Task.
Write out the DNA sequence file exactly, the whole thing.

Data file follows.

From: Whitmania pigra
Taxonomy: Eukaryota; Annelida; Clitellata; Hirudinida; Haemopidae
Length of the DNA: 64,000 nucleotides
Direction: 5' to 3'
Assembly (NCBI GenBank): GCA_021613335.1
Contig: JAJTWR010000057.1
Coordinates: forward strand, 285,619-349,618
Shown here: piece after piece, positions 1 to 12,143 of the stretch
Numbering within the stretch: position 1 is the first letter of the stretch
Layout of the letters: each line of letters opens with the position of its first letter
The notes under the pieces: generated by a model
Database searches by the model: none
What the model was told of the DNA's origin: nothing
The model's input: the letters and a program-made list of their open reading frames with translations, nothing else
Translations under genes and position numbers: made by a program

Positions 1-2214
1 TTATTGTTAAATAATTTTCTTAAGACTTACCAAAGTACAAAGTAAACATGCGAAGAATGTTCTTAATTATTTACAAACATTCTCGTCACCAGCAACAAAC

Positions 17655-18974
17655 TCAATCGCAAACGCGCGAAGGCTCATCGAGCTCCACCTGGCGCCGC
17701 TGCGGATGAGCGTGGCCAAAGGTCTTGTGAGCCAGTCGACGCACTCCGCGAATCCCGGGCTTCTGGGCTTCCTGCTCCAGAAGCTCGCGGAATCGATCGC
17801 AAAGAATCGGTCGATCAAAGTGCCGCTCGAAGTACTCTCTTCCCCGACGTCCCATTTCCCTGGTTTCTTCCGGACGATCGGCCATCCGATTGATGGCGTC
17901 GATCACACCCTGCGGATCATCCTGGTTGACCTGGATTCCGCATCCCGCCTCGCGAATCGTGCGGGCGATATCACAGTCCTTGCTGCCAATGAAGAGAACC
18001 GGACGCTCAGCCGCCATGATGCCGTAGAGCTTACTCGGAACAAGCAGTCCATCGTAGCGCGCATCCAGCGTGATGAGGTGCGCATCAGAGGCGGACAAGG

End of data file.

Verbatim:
From: Whitmania pigra
Taxonomy: Eukaryota; Annelida; Clitellata; Hirudinida; Haemopidae
Length of the DNA: 64,000 nucleotides
Direction: 5' to 3'
Assembly (NCBI GenBank): GCA_021613335.1
Contig: JAJTWR010000057.1
Coordinates: forward strand, 285,619-349,618
Shown here: piece after piece, positions 1 to 12,143 of the stretch
Numbering within the stretch: position 1 is the first letter of the stretch
Layout of the letters: each line of letters opens with the position of its first letter
The notes under the pieces: generated by a model
Database searches by the model: none
What the model was told of the DNA's origin: nothing
The model's input: the letters and a program-made list of their open reading frames with translations, nothing else
Translations under genes and position numbers: made by a program

Positions 1-2214
1 TTATTGTTAAATAATTTTCTTAAGACTTACCAAAGTACAAAGTAAACATGCGAAGAATGTTCTTAATTATTTACAAACATTCTCGTCACCAGCAACAAAC

Positions 17655-18974
17655 TCAATCGCAAACGCGCGAAGGCTCATCGAGCTCCACCTGGCGCCGC
17701 TGCGGATGAGCGTGGCCAAAGGTCTTGTGAGCCAGTCGACGCACTCCGCGAATCCCGGGCTTCTGGGCTTCCTGCTCCAGAAGCTCGCGGAATCGATCGC
17801 AAAGAATCGGTCGATCAAAGTGCCGCTCGAAGTACTCTCTTCCCCGACGTCCCATTTCCCTGGTTTCTTCCGGACGATCGGCCATCCGATTGATGGCGTC
17901 GATCACACCCTGCGGATCATCCTGGTTGACCTGGATTCCGCATCCCGCCTCGCGAATCGTGCGGGCGATATCACAGTCCTTGCTGCCAATGAAGAGAACC
18001 GGACGCTCAGCCGCCATGATGCCGTAGAGCTTACTCGGAACAAGCAGTCCATCGTAGCGCGCATCCAGCGTGATGAGGTGCGCATCAGAGGCGGACAAGG